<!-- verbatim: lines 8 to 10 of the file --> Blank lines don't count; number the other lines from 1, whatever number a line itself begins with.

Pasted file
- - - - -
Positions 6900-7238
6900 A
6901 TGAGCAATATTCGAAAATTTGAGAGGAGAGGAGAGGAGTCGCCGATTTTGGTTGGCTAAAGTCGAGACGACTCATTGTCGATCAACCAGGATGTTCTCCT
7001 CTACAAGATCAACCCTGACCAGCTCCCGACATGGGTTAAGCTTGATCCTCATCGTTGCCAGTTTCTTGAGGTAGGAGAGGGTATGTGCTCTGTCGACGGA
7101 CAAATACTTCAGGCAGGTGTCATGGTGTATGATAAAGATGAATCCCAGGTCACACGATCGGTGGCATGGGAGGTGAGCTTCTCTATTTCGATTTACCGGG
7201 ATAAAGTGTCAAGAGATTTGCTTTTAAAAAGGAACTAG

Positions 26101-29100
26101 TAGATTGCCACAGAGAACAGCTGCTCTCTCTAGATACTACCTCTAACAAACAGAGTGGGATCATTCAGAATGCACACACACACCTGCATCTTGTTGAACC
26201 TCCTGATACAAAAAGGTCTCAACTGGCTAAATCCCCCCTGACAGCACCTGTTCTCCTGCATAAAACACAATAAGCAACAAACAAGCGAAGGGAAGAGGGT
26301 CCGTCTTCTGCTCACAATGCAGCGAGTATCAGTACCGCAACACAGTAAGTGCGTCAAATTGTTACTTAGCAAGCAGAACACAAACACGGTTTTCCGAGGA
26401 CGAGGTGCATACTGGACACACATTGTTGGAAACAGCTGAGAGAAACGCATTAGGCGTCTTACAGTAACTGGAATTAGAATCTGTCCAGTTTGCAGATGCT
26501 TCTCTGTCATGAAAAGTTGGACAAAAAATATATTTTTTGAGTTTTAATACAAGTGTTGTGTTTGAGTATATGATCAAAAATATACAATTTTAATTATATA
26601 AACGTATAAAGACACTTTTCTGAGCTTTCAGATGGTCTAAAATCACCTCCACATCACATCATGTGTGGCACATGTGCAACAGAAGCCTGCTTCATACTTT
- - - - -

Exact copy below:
26101 TAGATTGCCACAGAGAACAGCTGCTCTCTCTAGATACTACCTCTAACAAACAGAGTGGGATCATTCAGAATGCACACACACACCTGCATCTTGTTGAACC
26201 TCCTGATACAAAAAGGTCTCAACTGGCTAAATCCCCCCTGACAGCACCTGTTCTCCTGCATAAAACACAATAAGCAACAAACAAGCGAAGGGAAGAGGGT
26301 CCGTCTTCTGCTCACAATGCAGCGAGTATCAGTACCGCAACACAGTAAGTGCGTCAAATTGTTACTTAGCAAGCAGAACACAAACACGGTTTTCCGAGGA